Massive anti-austerity strikes and protests swept across Europe as millions took to the streets to express their frustration over rising unemployment and dire economic prospects. Many rallies ended with violent clashes with police.
Workers marched in 23 countries across Europe to mark the European Day of Action and Solidarity.
General strikes had been called in Spain and Portugal, paralyzing public services and international flights, in Belgium and France transport links were partially disrupted by strikes and demonstrations, in Italy and Greece thousands of workers and students marched through the streets.
Other EU countries, such as Germany, Austria and Poland, saw well attended union-led rallies.
The Europe-wide strike action, the largest in a series of protests against the austerity policies, was coordinated by the European Trade Union Confederation (ETUC) and promoted on Twitter under the “#14N” hashtag.
Spain, which has the highest unemployment rate in the industrialized world, pioneered the action, with protests and clashes starting overnight and dozens of arrests reported by morning. According to the unions, some 9 million workers took to the streets across the nation.
Police fired rubber bullets to disperse protesters in Madrid and Barcelona. More than 142 people were arrested and at least 74 injured, including 43 policemen, Spanish police said.
Slogans like “Rajoy Go Home” were chanted by Spaniards outraged over Prime Minister Mariano Rajoy’s public spending cuts that have led to a 26% unemployment rate in the country.
Leaflets saying “They leave us without future. They are the guilty ones. There are other solutions” could be seen all around Madrid.
Strikes and violent protests gripped Italy, as tens of thousands protesters took to the streets all over the country rallying against Prime Minister Mario Monti’s austerity measures.
Rome became the center of the chaos, as rioting workers and students brought the streets to a standstill when they confronted the police, throwing rocks, bottles and firecrackers at them.
To scatter the protesters police fired teargas and more than 50 people were arrested. At least 17 police officers were injured,
Portugal entered the general strike with anti-austerity rallies in 40 towns and cities throughout the country.
Lisbon froze as people poured into the streets: the subway was shut down, railway strikes left commuters stranded and half of the flights were cancelled.
Thousands of people frustrated by a record 15.8 per cent unemployment rate, gathered in front of the Portuguese parliament building, shouting “The troika does not rule here!”
The clashes broke out as police tried to clear the streets of Lisbon in the evening with protesters throwing stones and rubbish in response.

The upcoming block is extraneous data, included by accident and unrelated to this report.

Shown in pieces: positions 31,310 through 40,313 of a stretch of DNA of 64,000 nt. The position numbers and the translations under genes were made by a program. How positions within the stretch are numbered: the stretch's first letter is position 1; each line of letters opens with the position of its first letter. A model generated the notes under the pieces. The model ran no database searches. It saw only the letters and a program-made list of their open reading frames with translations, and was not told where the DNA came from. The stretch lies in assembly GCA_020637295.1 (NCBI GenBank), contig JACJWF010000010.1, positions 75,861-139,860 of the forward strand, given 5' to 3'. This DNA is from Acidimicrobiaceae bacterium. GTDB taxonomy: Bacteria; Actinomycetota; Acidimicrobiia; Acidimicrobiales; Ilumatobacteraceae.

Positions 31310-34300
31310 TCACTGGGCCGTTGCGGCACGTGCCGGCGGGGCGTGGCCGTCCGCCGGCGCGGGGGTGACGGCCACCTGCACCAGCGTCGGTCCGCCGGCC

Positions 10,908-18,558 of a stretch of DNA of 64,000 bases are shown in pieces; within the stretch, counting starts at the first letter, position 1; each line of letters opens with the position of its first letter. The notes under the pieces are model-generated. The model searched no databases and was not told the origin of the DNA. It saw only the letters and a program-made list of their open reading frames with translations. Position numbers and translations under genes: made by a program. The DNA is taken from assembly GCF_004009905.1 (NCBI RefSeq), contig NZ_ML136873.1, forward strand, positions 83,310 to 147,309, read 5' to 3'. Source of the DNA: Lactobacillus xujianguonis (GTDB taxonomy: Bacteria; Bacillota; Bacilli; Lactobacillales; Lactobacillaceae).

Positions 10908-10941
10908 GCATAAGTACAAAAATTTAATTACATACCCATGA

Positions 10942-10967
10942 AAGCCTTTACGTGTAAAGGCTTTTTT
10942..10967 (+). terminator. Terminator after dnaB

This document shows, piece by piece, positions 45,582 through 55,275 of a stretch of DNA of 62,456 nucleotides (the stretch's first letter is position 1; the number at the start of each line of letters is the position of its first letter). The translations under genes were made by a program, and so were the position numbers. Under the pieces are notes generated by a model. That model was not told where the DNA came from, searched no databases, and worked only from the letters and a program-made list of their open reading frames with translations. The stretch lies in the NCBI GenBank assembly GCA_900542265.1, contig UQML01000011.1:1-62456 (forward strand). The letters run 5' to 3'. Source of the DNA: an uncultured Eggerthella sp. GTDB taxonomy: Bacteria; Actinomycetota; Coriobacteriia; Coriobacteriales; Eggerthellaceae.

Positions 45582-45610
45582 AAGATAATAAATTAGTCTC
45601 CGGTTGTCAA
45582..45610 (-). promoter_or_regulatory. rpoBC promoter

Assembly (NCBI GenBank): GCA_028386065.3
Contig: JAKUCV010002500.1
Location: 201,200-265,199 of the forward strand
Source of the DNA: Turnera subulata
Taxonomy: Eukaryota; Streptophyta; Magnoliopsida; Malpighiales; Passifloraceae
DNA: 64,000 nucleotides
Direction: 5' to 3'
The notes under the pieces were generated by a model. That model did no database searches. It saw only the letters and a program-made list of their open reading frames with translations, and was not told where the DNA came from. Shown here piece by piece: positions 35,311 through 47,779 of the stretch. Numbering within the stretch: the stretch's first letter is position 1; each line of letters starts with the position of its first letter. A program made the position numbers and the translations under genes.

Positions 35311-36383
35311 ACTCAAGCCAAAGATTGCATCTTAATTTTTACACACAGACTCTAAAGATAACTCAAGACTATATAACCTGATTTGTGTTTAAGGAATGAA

At least five injuries have been reported by Portuguese police, with one protester taken to hospital. After more than an hour of standoff, the Lisbon demonstrators were dispersed.
After last week’s vigorous 48-hour anti-austerity strike, Greeks gathered in a relatively quiet 5000-strong protest in Athens and called for a three-hour work stoppage in solidarity with the Spaniards, Italians and Portuguese.
People chanted “Athens, Rome, Madrid, Lisbon – everyone in the streets!” as they marched on Syntagma Square carrying flags. There were minor clashes with police, but the demonstration was mainly peaceful.
Meanwhile, in Brussels eggs and firecrackers were thrown at Portugal’s embassy as part of the solidarity protests as crowds of people came to the European Union headquarters to demonstrate.
But although the demonstrations in Belgium were largely peaceful, the unions managed to disrupt transport links as railway workers halted high-speed train services countrywide.
France was hit by 130 rallies against austerity measures, with the French government lashed by the demonstrators.
The French General Confederation of Labor referred to the 14 November strikes as the first “social movement of this scale” in the history of the EU.
The European Day of Action and Solidarity organized under the slogan “For Jobs and Solidarity in Europe. No to Austerity” was meant to deliver a message to EU leaders to stop raising taxes and cutting government spending.
But despite mounting frustration and public anger, the governments of the crisis-stricken EU countries are showing few signs of abandoning austerity, which they believe is the best method to get their economies out of debt and back on a sound footing.